Regional differences in bacterial flora in harbour porpoises from the North Atlantic: environmental effects?

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Microbiological findings in harbour porpoises from different regions of the North Atlantic were compared. Results in animals from the North and Baltic Seas were evaluated over a period of 18 years for changes in the microbiological flora.

Methods and Results

Microbiological investigations were performed on 1429 organ samples from the lung, liver, kidney, spleen, intestine, and mesenteric lymph nodes from harbour porpoises of the German North and Baltic Seas, Greenlandic, Icelandic and Norwegian waters. A large variety of bacteria, including potentially pathogenic bacteria like Brucella sp., Clostridium perfringens, Escherichia coli, Erysipelothrix rhusiopathiae, β-haemolytic streptococci and Staphylococcus aureus were isolated. Those bacteria were associated with bronchopneumonia, gastroenteritis, hepatitis, pyelonephritis, myocarditis and septicemia.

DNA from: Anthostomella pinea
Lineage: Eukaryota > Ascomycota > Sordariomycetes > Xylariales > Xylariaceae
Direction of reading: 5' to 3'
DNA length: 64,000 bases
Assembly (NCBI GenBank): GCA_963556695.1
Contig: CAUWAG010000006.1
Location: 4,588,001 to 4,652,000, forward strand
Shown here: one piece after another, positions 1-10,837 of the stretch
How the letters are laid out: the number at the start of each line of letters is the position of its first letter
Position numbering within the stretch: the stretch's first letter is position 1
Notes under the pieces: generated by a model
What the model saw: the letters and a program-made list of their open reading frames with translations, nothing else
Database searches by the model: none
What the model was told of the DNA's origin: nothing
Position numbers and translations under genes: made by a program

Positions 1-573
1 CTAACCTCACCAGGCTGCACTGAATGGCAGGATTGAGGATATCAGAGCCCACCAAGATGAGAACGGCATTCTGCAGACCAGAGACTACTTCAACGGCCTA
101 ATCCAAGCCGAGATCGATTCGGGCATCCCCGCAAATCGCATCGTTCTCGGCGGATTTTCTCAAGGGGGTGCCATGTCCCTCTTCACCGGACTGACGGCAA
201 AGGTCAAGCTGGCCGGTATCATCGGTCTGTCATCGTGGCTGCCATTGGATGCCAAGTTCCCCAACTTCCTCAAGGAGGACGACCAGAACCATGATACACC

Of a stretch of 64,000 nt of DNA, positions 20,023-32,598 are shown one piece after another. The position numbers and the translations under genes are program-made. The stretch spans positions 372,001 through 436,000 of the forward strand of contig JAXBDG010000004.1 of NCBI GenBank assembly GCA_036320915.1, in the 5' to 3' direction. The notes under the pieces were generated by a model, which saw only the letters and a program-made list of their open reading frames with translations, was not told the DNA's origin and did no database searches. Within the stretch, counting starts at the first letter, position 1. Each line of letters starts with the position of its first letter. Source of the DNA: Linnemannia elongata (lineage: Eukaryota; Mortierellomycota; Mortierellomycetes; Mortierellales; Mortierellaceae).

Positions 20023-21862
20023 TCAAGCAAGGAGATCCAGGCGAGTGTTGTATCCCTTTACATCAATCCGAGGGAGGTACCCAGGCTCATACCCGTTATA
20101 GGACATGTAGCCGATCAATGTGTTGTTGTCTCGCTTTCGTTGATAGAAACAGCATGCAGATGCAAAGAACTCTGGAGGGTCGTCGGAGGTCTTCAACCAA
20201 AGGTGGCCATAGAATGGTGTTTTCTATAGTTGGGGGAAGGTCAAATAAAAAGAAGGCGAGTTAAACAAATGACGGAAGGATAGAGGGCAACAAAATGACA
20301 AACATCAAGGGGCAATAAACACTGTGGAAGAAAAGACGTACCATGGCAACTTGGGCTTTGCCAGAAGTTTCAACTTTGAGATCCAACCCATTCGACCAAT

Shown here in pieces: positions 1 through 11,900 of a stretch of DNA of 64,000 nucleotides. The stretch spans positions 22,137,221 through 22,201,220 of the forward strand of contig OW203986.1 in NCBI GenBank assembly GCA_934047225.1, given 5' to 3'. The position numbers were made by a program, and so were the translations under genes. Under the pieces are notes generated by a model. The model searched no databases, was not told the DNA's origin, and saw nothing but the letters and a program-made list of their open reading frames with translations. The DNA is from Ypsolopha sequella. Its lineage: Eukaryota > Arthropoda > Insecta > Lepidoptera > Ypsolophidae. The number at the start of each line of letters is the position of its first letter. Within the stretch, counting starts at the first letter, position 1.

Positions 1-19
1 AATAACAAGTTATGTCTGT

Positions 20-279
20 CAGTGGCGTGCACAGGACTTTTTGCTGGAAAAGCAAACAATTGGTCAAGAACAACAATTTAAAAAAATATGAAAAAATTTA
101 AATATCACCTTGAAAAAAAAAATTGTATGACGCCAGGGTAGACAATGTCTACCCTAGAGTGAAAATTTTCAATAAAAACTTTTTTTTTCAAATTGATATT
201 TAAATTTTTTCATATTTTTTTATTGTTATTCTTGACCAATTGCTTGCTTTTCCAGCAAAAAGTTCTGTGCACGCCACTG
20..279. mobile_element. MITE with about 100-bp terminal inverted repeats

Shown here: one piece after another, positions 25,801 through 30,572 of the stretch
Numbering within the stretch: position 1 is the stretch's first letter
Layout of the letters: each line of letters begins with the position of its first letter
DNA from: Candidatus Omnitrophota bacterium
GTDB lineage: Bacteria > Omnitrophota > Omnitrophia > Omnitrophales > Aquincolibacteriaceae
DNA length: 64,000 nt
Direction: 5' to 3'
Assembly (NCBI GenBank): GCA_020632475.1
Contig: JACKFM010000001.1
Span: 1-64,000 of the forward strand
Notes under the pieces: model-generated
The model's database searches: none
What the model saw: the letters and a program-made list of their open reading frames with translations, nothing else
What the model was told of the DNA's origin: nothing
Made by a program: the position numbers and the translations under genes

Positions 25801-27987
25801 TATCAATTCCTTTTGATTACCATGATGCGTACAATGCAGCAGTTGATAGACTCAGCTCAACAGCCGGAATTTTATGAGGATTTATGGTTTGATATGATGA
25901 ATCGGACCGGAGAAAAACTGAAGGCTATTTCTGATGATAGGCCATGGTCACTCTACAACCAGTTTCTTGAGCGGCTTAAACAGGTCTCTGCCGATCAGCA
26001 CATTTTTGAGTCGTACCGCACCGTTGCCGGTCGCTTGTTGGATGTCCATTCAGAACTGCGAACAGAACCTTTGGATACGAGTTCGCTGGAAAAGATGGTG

Organs from animals originating from Greenlandic and Icelandic waters showed clearly less bacterial growth and fewer associated pathological lesions compared to animals from the German North and Baltic Seas and Norwegian waters.

Significance and Impact of the Study

Differences in bacterial findings and associated lesions between harbour porpoises from the German North and Baltic Seas and animals from Greenlandic, Norwegian and Icelandic waters may result from higher stress due to anthropogenic activities such as chemical pollutants in the North and Baltic Seas.

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